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Dreading Austin: Stocked Longhorns, Texas’ Monster Defense & Unkind History (Towards Bruins)

While the win against House was a nice baby step forward, the Bruins will have a mountain to climb this weekend against the undefeated and defending Big-12 champion Texas Longhorns. While these Longhorns are the not the same bunch that was led by Vince Young (who is probably one of the all time favorite non-Bruins in the greater Bruin Nation) and Colt McCoy, taking on them in Austin is going to be an impossible challenge for the guys in blue and gold.

Here is what Coach Rick Neuheisel had to say immediately after the Houston game while thinking about Texas:

" [We]'re going to have to fix a lot of things. It will call for a different plan. We understand the challenge of going to play a top 10 team. It's an undefeated team with great tradition, and we've got to make sure that we're not caught looking at all the people wearing burnt orange. This will be twice that crowd that we saw [at Kansas State]."

From the LA Times today:

The Cougars, though, are the Lone Star state's junior varsity compared to the Texas team UCLA faces in Austin on Saturday.

"There is no question, we're going up the ladder a little bit," Coach Rick Neuheisel said. "That is no slight on Houston."

But Neuheisel said that Texas "has everything. Their shelves are stocked. They don't long for anything. I think their recruiting class for 2017 has already committed."

While lot of chatter this week is going to be how the Bruin defense is going to match up against the Texas offense under Garrett Gilbert, what I am really worried about is how the UCLA offense is going to handle Will Muschamp's Long Horn defense. Honestly I am not sure right now whether our offense is going to be handle the Texas defense. If Norm Chow's unit doesn't clean up its act in terms of minimizing silly penalties, turnovers, and show a desire to catch the ball, Texas will get its revenge for Route 66, by destroying the Bruins.

Had a chance to watch a big chunk of Texas's last game against Texas Tech this past weekend. While the Long Horns' offense is still finding their way, it was their defense that carried the day for them in an extremely hostile venue in Lubbock, Texas. Thayer Evans of wrote about the defense rescuing Mack Brown's Long Horns:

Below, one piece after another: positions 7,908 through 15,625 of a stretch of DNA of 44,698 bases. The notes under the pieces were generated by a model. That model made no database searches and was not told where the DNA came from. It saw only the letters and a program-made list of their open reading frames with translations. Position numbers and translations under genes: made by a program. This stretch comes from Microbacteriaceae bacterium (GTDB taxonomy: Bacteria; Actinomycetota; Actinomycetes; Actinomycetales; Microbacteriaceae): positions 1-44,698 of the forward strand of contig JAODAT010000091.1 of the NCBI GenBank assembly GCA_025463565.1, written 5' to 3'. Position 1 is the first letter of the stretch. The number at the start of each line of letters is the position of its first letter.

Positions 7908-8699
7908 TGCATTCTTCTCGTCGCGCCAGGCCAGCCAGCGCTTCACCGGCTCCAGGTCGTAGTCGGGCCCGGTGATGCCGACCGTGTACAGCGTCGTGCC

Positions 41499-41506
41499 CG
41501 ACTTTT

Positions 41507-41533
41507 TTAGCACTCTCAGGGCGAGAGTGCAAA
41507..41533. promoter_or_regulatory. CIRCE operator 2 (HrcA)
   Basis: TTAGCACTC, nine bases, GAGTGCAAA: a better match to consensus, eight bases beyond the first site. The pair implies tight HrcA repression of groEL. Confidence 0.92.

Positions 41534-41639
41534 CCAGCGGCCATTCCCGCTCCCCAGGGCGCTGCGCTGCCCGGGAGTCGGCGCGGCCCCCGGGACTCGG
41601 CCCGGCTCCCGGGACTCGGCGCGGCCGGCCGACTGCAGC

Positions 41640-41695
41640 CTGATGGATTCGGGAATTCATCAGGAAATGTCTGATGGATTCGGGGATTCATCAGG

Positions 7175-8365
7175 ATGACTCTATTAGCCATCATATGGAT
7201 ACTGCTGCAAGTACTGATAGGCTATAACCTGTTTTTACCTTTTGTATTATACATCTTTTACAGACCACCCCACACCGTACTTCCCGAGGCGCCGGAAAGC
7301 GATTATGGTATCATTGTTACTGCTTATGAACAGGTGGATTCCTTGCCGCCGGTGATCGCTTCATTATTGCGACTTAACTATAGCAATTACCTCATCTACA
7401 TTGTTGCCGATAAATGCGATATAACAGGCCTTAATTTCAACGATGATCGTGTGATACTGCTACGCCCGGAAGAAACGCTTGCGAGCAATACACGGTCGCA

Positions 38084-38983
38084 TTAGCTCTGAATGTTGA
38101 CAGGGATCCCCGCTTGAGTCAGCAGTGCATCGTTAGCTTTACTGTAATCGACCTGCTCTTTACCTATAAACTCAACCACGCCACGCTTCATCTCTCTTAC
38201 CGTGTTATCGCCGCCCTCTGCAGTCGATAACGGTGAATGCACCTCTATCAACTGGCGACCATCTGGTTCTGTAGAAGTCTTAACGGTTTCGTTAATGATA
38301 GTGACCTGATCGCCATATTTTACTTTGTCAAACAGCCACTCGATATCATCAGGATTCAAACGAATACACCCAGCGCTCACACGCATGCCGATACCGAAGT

[O]n a night that sixth-ranked Texas had four turnovers and was dreadful offensively, it was saved by its defense, which actually turned out to be its best offense. It limited Texas Tech's high-powered attack to just 144 yards (including minus-14 rushing), allowed only one touchdown and caused turnovers that led to an easy 10 points.

"They looked really good," Texas coach Mack Brown said of his defense. "We were pretty dominating."

The dominating defense is led by Will Muschamp, who is probably one of the best if not the best DC in entire college football. More from Evans:

"We had a great plan and great execution with what we wanted to do," Muschamp said.

That provides plenty of confidence for a Texas offense that continues to struggle and totaled just 320 yards against Texas Tech.

The folks at Burnt Orange Nation detailed the role of Texas's amazing defensive line:

Defensive Line: Holt sh** these guys were amazing. Absolutely amazing. My game ball goes to Eddie Jones, who is about to start rocketing up NFL draft boards, if anyone's paying attention. He was absolutely brilliant: powerful, strong, technically superb, and faster-than-ever off the snap. He's been overshadowed by a slow to start to his career, and then the outstanding play of guys like Kindle and Sam Acho, but tonight he was the star of the show.

And how it's the Longhorns' defense that has kept Texas as one of the elite programs in college football: